TOWER GROVE • Cardinals starter Adam Wainwright knows catcher Yadier Molina wasn’t expecting it and it’s possible Molina didn’t think Wainwright had it anymore, but there it was on the fourth pitch to Yonder Alonso earlier this week.
It arrived at 92 mph.
It had some late action that veered in on the lefthanded hitter.
It was a called third strike.
It was … a four-seam fastball.
During his shutout of the San Diego Padres this past week, Wainwright uncorked a pitch he had not used regularly since Class AA. He is learning to love it again.
Since arriving in the majors, Wainwright had thrown both a two-seam fastball and the one-seam sinker popularized by former teammate Joel Pineiro. He has been a devoted follower of the Sinkers R' Us crowd. He said in his career he had thrown a four-seam fastball twice in the majors. Both grip-it, rip-it pitches went to former Milwaukee Brewers catcher Jason Kendall, and Wainwright thinks both went for base hits to right field. It just wasn’t a pitch he wanted to use, not with the other options he had.
As Wainwright has groped for a grip in his return from Tommy John surgery, he started tinkering around with the four-seam pitch -- one that zips at a higher velocity but doesn’t always have the desired movement. He would throw it at about 50 percent when playing catch with teammate Jake Westbrook. He got into Tuesday’s game and thought he’d take the four-seam for a test drive. He didn’t tell Molina. He said he didn’t really know he was going to use it until the opportunity presented itself.
That was when Alonso stepped into the box.
“I had a weird feeling going into the game about the pitch, just something I was thinking about,” Wainwright said. “I was thinking about my start and I just saw that pitch working for me. I had a sense it was going to be a good pitch for me.”
One of the pitches that has misbehaved most for Wainwright this season was his cut fastball. With a sharper veer and harder velocity than a slider, it is the pitch of the now, thank you Mariano Rivera. Chris Carpenter has used one effectively for several years. Wainwright has become more proficient with it through the years, but he has struggled to make it cooperate this season as he returns from elbow surgery. It hasn’t had the same zip. There have been times when it just spins without the desired movement, and times when it cuts back over the plate. According to FanGraphs, Wainwright’s fastball has averaged 89.3 mph. He’s thrown it 49.3 percent of the time, and it has been a minus pitch for him. Locked inside that total is his cutter.
The Web site Brooks Baseball tracks such information on a game-to-game, pitch-to-pitch basis. According to the Pitch F/x data organized there, Wainwright threw six “four-seam fastballs” in Tuesday’s game and 34 “cutters.” The gizmo used to gather the Pitch F/x data was probably as unfamiliar with Wainwright’s four-seam fastball as Molina. It can be inexact, and there are some pitches and pitchers that give its categories fits. In truth, Wainwright said he threw maybe four cutters. He threw more than a dozen four-season fastballs, especially as it started working. The average velocity tells the story. According to Pitch F/x, Wainwright’s “cutter” averaged 88.2, and most of the higher end velocities – 91 mph, 90 mph – were his four-seam fastball, like the one he threw to Alonso in the first-inning at-bat.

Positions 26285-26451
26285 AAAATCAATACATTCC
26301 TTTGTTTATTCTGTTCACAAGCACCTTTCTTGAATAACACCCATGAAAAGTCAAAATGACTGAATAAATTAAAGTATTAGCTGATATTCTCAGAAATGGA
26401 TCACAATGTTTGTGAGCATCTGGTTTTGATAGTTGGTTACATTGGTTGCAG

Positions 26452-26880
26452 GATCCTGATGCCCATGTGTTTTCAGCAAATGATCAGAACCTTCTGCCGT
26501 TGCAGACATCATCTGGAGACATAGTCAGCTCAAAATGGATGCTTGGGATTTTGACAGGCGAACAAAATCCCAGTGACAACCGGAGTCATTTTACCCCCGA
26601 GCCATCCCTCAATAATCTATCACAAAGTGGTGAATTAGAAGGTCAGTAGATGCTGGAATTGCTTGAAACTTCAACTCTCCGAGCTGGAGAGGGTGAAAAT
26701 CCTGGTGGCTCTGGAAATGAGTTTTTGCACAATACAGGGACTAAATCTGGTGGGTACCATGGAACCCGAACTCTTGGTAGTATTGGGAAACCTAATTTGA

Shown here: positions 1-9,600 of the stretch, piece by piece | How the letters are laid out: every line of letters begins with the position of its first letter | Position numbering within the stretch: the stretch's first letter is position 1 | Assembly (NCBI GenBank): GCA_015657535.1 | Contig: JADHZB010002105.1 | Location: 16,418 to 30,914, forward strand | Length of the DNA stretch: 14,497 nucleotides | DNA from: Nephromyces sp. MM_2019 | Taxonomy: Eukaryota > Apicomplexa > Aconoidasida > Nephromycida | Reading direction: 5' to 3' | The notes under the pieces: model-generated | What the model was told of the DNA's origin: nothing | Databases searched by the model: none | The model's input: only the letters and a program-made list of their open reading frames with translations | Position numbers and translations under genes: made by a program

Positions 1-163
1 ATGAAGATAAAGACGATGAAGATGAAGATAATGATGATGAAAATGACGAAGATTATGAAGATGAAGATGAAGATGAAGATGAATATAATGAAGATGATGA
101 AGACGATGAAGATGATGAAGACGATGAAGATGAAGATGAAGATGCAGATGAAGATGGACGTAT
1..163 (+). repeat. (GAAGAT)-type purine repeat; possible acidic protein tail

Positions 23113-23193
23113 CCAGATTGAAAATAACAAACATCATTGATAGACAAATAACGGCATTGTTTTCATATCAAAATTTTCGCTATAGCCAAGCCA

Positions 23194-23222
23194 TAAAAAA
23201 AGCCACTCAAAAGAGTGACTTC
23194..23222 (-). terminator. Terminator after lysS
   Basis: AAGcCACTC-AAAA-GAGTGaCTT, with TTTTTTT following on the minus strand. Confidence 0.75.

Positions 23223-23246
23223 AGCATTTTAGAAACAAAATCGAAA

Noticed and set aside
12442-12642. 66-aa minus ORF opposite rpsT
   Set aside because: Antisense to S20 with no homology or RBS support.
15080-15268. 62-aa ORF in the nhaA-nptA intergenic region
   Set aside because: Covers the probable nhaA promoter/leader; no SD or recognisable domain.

That was the high-end pitch, at 92 mph.
His cutter doesn't have that sizzle.
The experiment with the pitch continued throughout the game as Wainwright crafted the third shutout of his career and what he called one of the “more emotional” outings of a career that has included pennant- and World Series-clinching pitches. Wainwright allowed four hits and struck out nine. He broke two of John Baker’s bats with the four-seam fastball. Each time the ball had late movement that went in on Baker’s hands.
Wainwright said he’s not yet sure what to do with the new old pitch, but that it did unlock a side of the plate that he hasn’t been able to find this season. It also gives him a pitch that can change the eye level – something different than the pitches he usually pounds at the lower reaches of the strike zone. Or, it could be a pitch that he abandons after one fantastic night together. He’s still toying with how to use it, and his next opportunity is a dandy. Coming off that shutout, Wainwright’s prize is the opportunity Sunday to be the first Cardinal to duel Roy Halladay since Carpenter had to be nearly perfect against him to win Game 5 of the National League division series. Halladay hasn’t had that same consistent success this season.
Wainwright has a sense he’s finally got a grip on his.
“We’ll see what I do with it,” a buoyant Wainwright said Thursday.
BIGGEST BLASTS AT BUSCH: I hope you’ll forgive a quick entry today because there is obviously other news going on and there are some assignments to finish up before an early day at the ballpark. But I received several questions last night following David Freese’s 456-foot blast into center field in the seventh inning. The estimated distance of that shot makes it the second-longest hit at Busch Stadium III, the ballpark that opened in 2011. All of the questions asked – well, swell, what’s the longest then? I can help:
Albert Pujols vs. COL, 2011 – 465 feet.
Freese’s shot eclipsed a home run hit a few weeks ago here at Busch by Carlos Beltran that traveled 454 feet according to in-house estimates. That homer had a short shelf life as the second-longest in Busch III history. It replaced Lance Berkman’s home run from last season that at 452 feet was the longest home run at the time at Busch III. Pujols broke that record, and all of this means that the four longest home runs in Busch III history have all been hit since the weather started to warm up a year ago.